This application primarily demonstrates use of UIScrollView's paging functionality to use horizontal scrolling as a mechanism for navigating between different pages of content. With the iPad, this type of user interface is not really necessary since the screen is larger allowing for more content and detailed information.
Designed as a universal application for both iPhone and iPad, this sample shows how to use two different sets of content, depending on which device the sample is running. The idea is that the iPhone uses a "smaller" set of images, while the iPad uses a "larger" set of images plus more detailed information. ÊAs a universal app this sample shows how to factor out these two types of UI and data based on the device.Ê
For the iPhone - The app uses UIScrollView and UIPageControl to move between pages.
For the iPad - The app uses one large UIView with tiled pages, each page presenting a popover to display more detailed information.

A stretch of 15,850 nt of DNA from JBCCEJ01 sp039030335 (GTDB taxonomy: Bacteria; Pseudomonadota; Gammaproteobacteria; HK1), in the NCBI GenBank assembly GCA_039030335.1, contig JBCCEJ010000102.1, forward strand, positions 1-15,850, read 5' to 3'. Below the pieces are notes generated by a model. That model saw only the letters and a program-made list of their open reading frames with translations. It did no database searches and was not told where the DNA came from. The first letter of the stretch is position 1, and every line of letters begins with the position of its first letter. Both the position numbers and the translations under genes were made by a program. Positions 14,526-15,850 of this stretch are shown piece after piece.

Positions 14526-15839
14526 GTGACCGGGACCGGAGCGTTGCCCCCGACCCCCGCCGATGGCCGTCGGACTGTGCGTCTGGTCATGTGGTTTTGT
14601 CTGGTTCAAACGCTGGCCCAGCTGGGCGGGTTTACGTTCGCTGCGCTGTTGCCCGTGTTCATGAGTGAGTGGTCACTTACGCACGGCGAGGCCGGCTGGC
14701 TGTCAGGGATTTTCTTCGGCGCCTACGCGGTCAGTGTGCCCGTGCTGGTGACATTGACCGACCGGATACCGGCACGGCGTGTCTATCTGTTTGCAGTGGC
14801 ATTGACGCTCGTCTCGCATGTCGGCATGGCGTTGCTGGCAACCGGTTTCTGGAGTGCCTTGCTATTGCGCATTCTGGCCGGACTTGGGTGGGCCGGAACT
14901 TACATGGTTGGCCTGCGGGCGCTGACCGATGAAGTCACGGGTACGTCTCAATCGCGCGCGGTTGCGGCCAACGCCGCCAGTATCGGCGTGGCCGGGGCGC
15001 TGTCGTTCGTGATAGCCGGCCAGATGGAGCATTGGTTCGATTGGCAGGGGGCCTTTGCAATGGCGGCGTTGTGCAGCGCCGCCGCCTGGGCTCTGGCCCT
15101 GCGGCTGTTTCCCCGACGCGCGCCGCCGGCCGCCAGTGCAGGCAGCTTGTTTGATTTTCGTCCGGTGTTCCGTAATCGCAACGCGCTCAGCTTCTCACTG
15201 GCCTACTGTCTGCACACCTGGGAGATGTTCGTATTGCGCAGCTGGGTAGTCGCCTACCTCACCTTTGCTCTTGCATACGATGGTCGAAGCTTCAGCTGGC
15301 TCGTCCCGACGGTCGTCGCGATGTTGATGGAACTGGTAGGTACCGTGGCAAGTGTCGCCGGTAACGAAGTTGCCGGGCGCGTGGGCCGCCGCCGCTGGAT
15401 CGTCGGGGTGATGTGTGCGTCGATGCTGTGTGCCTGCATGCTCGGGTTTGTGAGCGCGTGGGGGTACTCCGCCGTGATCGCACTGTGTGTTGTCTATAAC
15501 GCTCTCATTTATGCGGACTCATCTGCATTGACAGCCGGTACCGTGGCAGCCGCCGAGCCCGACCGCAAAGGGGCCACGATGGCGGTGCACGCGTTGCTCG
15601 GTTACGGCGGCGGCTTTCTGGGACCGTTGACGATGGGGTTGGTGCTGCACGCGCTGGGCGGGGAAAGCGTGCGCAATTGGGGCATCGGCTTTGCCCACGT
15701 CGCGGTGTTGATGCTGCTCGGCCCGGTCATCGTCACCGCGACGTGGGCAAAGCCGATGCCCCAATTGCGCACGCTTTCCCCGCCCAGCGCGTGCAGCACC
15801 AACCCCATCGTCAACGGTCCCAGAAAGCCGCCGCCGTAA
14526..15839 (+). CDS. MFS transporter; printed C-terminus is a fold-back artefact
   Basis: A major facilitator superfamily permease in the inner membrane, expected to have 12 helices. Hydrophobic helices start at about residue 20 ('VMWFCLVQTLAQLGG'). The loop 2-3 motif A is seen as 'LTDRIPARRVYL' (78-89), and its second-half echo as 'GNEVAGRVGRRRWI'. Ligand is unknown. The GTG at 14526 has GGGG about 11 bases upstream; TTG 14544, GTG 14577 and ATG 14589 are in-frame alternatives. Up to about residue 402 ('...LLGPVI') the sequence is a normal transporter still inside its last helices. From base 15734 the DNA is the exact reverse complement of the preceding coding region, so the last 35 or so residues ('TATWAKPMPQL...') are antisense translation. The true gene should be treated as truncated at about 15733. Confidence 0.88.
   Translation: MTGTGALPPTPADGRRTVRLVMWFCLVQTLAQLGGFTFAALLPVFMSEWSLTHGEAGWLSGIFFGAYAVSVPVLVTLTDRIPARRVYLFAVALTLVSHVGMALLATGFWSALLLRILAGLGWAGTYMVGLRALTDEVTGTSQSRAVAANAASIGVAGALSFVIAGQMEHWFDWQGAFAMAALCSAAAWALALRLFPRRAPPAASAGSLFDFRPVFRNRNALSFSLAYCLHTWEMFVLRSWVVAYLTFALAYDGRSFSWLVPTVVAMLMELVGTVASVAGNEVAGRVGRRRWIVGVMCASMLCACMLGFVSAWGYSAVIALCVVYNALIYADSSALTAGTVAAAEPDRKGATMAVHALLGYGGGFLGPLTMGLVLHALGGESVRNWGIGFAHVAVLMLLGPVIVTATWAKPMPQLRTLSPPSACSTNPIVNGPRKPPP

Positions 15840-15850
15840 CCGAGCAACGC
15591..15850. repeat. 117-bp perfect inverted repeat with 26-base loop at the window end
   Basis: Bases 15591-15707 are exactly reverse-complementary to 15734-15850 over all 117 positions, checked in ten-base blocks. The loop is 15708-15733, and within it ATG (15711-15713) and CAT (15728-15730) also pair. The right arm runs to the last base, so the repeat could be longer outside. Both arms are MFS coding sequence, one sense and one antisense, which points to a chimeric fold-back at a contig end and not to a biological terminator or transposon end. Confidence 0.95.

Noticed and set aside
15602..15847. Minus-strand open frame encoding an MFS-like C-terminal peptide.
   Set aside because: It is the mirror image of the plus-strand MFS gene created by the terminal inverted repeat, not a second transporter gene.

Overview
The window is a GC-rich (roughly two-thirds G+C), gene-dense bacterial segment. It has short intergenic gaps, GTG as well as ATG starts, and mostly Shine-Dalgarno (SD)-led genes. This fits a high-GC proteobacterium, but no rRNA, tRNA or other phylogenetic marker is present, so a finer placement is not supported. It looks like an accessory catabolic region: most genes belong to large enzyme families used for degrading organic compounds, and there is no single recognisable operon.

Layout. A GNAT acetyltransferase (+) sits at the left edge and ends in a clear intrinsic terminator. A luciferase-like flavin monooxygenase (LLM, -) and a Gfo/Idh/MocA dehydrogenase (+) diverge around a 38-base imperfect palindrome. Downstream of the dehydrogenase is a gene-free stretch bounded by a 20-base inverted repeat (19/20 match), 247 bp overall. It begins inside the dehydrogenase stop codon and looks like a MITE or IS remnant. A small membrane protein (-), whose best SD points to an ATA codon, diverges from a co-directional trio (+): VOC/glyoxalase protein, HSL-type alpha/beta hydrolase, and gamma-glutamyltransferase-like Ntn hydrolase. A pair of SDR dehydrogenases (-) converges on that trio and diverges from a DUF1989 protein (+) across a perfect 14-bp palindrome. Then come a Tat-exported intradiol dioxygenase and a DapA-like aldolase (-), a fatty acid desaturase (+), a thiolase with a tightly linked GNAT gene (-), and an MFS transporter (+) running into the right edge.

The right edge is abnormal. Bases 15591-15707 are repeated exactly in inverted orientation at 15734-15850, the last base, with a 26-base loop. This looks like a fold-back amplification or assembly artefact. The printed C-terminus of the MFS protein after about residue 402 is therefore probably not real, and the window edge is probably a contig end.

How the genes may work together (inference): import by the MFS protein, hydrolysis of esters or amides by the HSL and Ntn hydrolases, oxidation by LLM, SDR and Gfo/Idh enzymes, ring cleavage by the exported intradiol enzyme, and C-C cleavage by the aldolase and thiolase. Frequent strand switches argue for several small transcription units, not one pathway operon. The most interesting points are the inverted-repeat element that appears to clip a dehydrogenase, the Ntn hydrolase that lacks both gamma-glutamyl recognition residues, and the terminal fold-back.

Based on the UIDevice idiom type, the UIApplication delegate loads two different set of nib files, one for the iPhone and the other for the iPad. ÊTo direct this kind of UI factoring, the sample uses a base class called "ContentController". Subclasses of ContentController are used to support each device. Hence, the app loads two different user interfaces (or xibs) as well as two different sets of data driven by the ContentController.
iOS SDK 6.0 and later
iOS 5.0 and later
Changes from Previous Versions
1.5 - Upgraded to use iOS 6.0 SDK, UIWindow now uses rootViewController, now uses Automatic Reference Counting (ARC), updated to adopt current best practices for Objective-C.
1.4 - Updated as a universal application for iPhone and iPad.
1.3 - Upgraded project to build with the iOS 4.0 SDK.
1.2 - Fixed issue where scrolling by dragging the UIScrollView did not update the UIPageControl.
1.1 - Added a check to eliminate flicker of the UIPageControl when it is used to change pages.
1.0 - Initial version.
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